The Australian government currently recommends 2.5 hours of physical activity per week, with a caveat that says you should try to be active every day.
This is a rather open ended recommendation; if you go to the gym for an hour and a half two days a week are you done? Should you just relax for the rest of the week?
According to a study recently published in the Scandinavian Journal of Medicine and Science in Sports, the answer to how much exercise you should do a week is a little bit everyday, specifically when it comes to muscular strength.
The team of researchers based at Edith Cowan University studied the effect of a certain number of eccentric contractions over a four week period. There were three groups, one which did 30 contractions (bicep curls specifically) in one session, another that did six contractions in one session, and the final group which did six contractions five days per week.
In the group that did six contractions once a week for four weeks no change in muscular strength or size was measurable. Interestingly the group that was tasked with doing thirty contractions once a week for four weeks saw a 5.8% increase in muscular size but no significant increase in muscular strength.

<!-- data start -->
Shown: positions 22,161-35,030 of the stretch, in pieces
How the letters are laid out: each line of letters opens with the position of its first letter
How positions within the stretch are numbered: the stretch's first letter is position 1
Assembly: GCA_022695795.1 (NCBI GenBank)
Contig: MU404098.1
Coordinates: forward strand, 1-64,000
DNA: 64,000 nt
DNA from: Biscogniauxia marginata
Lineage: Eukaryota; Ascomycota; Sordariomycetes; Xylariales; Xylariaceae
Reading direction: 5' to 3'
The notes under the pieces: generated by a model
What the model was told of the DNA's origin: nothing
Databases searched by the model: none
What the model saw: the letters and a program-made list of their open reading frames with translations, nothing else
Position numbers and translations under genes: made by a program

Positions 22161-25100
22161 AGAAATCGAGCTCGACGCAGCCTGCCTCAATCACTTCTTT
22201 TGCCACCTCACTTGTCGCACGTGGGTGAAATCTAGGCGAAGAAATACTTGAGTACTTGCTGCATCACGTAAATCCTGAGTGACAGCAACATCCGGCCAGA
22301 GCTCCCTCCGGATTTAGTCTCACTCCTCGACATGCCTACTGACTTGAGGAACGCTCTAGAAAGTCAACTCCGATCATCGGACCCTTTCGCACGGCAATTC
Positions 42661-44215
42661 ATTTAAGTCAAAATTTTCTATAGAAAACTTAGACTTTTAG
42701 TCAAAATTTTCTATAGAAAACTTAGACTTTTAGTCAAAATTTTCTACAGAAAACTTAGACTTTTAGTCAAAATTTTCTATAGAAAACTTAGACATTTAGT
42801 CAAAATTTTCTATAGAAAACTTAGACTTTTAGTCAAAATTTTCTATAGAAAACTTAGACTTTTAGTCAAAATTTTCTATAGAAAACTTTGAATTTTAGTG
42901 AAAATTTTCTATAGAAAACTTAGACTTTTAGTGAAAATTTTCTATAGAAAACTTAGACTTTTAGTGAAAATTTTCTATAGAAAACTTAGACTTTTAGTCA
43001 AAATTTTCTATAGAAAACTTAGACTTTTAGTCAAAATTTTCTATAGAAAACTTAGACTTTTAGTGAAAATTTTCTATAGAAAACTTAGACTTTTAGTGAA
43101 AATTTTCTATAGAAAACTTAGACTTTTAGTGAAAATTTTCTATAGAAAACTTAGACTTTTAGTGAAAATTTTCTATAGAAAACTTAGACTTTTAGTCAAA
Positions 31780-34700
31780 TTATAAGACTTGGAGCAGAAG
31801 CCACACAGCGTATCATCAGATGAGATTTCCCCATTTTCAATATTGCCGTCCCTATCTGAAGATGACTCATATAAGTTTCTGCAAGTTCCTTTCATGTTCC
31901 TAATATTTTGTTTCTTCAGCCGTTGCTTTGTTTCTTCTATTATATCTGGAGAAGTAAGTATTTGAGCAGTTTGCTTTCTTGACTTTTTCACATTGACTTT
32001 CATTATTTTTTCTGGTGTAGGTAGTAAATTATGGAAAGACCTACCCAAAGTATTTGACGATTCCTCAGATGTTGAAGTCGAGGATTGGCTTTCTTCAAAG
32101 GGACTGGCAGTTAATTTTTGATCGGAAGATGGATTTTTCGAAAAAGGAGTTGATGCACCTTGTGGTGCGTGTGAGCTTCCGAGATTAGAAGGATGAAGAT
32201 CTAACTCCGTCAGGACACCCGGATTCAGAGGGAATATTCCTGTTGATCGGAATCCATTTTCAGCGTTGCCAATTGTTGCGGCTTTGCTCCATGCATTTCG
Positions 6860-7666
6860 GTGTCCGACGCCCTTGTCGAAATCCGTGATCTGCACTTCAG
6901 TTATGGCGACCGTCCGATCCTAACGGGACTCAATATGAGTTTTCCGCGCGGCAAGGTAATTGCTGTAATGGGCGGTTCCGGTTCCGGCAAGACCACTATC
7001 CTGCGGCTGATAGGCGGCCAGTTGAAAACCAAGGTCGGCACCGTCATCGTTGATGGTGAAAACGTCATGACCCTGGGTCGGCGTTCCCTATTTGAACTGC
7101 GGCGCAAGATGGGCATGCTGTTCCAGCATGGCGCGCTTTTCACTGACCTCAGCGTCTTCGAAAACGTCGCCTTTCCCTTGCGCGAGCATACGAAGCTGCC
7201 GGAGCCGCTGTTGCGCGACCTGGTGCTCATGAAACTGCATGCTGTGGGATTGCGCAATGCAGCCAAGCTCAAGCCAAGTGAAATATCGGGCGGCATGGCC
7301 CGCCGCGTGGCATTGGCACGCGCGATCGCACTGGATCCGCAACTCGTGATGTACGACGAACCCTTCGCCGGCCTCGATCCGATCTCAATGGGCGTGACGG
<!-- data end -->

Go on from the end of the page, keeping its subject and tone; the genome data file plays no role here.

The stand out group was the more consistent, lower rep 6×5 days per week group. The results showed that this group not only had an 11.5% increase in muscular strength but also a 4.4% increase in muscular size.
The researchers suggest that this means that a consistent amount of exercise is more beneficial than one larger dose.
With that being said, this study only measured the effect of weight training on muscle gain, not cardiovascular fitness and other types of exercise. It also appears that to achieve muscular hypertrophy load and intensity is important as shown in the 30 reps per week group.
The short-term nature of this study and the limited exercise limit the reach of its impact, however, the results do indicate that a little everyday may well be more beneficial than a lot once every week.
Riku Yoshida, Shigeru Sato, Kazuki Kasahara, Yuta Murakami, Fu Murakoshi, Kodai Aizawa, Ryoma Koizumi, Kazunori Nosaka, Masatoshi Nakamura. Greater effects by performing a small number of eccentric contractions daily than a larger number of them once a week. Scandinavian Journal of Medicine & Science in Sports, 2022; DOI: 10.1111/sms.14220